SLICE: Pageants may glitter, patriarchy still tarnishes them

Throwing around buzzwords such as ‘social change’ and ‘inclusion’ cannot disguise the misogyny at the root of beauty pageants.  

The search for Miss South Africa 2023 is on and like clockwork, every year social media is filled with entry videos from young women who have their eyes set on the pageant crown.  

This year the Miss SA organisation has changed some rules and will now accept entries from aspirants ages 20-30 years old, a change from the 20–28 years range. For the first time, married women and those with children may take part in the contest. This comes after Miss Universe announced in August 2022 that married women and mothers would be allowed to compete in 2023 for the first time in its history.  

Miss SA prides itself on advocating for women’s rights and its awareness of social change. The organisation in its own words describes itself as “a platform for change, a powerful organisation, a leading voice on female empowerment and a launch pad for much needed change”. 

However, changes made to the competition rules, glitter and buzzwords such as “empowerment” and “social change” cannot distract me from the problematic fundamental nature of pageants.  

I am also reminded that in 2021 the organisation sent Miss SA Lalela Mswane to Israel to participate in Miss Universe 2021 despite the SA government withdrawing its support and that of South Africa for the pageant. This is related to Israel’s historical and ongoing apartheid politics.  

The Miss Universe organisation on its website says it “celebrates women of all cultures and backgrounds and empowers them”, and yet hosted a pageant in a country that actively disrupts the lives of many Palestinian women. And Miss SA took part in the competition and represented a country still wounded by its own history of apartheid in another state that perpetuates it.  

In 2018, when Miss SA celebrated its 60th anniversary it revived controversy around apartheid when black women could not compete in the pageant, and relegated to contesting in “Miss Africa South” until 1992 when the pageant became inclusive. The organisation failed to acknowledge that racist and segregationist history contributed to black participants breaking away to a pageant of their own.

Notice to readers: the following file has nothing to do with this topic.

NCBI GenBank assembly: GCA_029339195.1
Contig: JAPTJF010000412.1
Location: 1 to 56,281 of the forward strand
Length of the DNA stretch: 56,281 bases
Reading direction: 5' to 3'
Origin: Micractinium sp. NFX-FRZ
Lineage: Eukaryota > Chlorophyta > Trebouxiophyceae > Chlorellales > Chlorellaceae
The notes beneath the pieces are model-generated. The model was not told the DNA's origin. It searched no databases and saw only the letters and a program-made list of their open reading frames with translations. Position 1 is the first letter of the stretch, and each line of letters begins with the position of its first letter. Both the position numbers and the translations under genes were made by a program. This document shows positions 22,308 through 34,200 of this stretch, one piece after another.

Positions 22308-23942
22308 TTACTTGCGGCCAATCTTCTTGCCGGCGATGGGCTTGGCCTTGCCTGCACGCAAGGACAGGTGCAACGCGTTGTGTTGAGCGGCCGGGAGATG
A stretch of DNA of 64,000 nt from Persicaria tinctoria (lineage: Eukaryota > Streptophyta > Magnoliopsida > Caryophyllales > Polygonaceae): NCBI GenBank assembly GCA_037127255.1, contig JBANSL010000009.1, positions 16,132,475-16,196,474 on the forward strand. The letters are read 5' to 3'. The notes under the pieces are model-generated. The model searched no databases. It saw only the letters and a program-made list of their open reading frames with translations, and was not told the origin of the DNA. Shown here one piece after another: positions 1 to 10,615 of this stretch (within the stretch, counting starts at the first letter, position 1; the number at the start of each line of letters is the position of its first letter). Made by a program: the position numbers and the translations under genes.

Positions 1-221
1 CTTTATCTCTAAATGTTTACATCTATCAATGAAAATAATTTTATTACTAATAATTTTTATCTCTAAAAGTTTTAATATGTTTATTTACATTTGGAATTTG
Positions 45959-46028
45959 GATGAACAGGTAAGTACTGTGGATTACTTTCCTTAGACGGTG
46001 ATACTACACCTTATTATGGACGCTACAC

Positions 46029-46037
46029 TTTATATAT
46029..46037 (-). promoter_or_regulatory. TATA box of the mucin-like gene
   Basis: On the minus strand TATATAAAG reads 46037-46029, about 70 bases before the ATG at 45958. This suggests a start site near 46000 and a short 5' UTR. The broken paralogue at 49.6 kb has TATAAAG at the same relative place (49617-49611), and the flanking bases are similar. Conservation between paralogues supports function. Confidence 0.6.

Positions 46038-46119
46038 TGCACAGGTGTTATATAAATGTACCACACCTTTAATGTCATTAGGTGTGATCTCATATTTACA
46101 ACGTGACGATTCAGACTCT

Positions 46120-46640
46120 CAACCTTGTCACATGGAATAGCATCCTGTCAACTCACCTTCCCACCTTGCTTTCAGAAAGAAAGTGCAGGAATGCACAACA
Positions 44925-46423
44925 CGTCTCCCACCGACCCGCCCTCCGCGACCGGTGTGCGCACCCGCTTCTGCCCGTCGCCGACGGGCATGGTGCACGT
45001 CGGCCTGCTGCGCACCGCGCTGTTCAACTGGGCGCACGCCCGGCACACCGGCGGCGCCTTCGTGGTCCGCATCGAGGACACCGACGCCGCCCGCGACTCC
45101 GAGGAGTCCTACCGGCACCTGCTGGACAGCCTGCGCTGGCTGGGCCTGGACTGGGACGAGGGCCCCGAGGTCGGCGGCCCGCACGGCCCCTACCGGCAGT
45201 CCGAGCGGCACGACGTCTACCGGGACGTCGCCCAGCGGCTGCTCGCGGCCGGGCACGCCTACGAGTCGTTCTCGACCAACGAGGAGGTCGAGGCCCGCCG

What does “inclusivity and diversity” mean when finding one woman out of thousands is at the heart of pageantry? What does “woman empowerment” mean when only the woman who fits into a set criterion of beauty and femininity wins?  

The ways of beauty pageants have changed over time, from awarding women for simply being beautiful to promoting other attributes such as education, eloquence and a demonstration of general knowledge. This is what Miss World calls “beauty with a purpose” which also focuses on how the contestant will use the title or opportunity to better their communities. 

Third wave feminism recognises that women have agency and rejects the idea that women do not have choices and therefore is in support of women participating in pageants. However, it does not accept the gender binary and exclusion of other genders such as transgender or gender non-conforming existences. 

The question remains whether these competitions uphold patriarchal norms. The rules may say contestants need traits other than beauty, but at the end it is beauty that determines the winner. 

Whether women have agency or not, the objectification of beauty measured by competitive processes that have so much to do with the body specifically, reinforces patriarchy instead of taking it apart.  

With the changes to the rules, Miss SA has shown the ability to challenge ideas in nonthreatening ways and by some right, they have shown that with enough time they can adapt their steps to new socio-political and cultural climates. However, it is a matter of how dismally late changes come.  

By the time I am done holding my breath for another step in the right direction for pageants, maybe we would have fully obliterated the need for them.  

FEATURED IMAGE: Mbalenhle Dlamini. Photo: File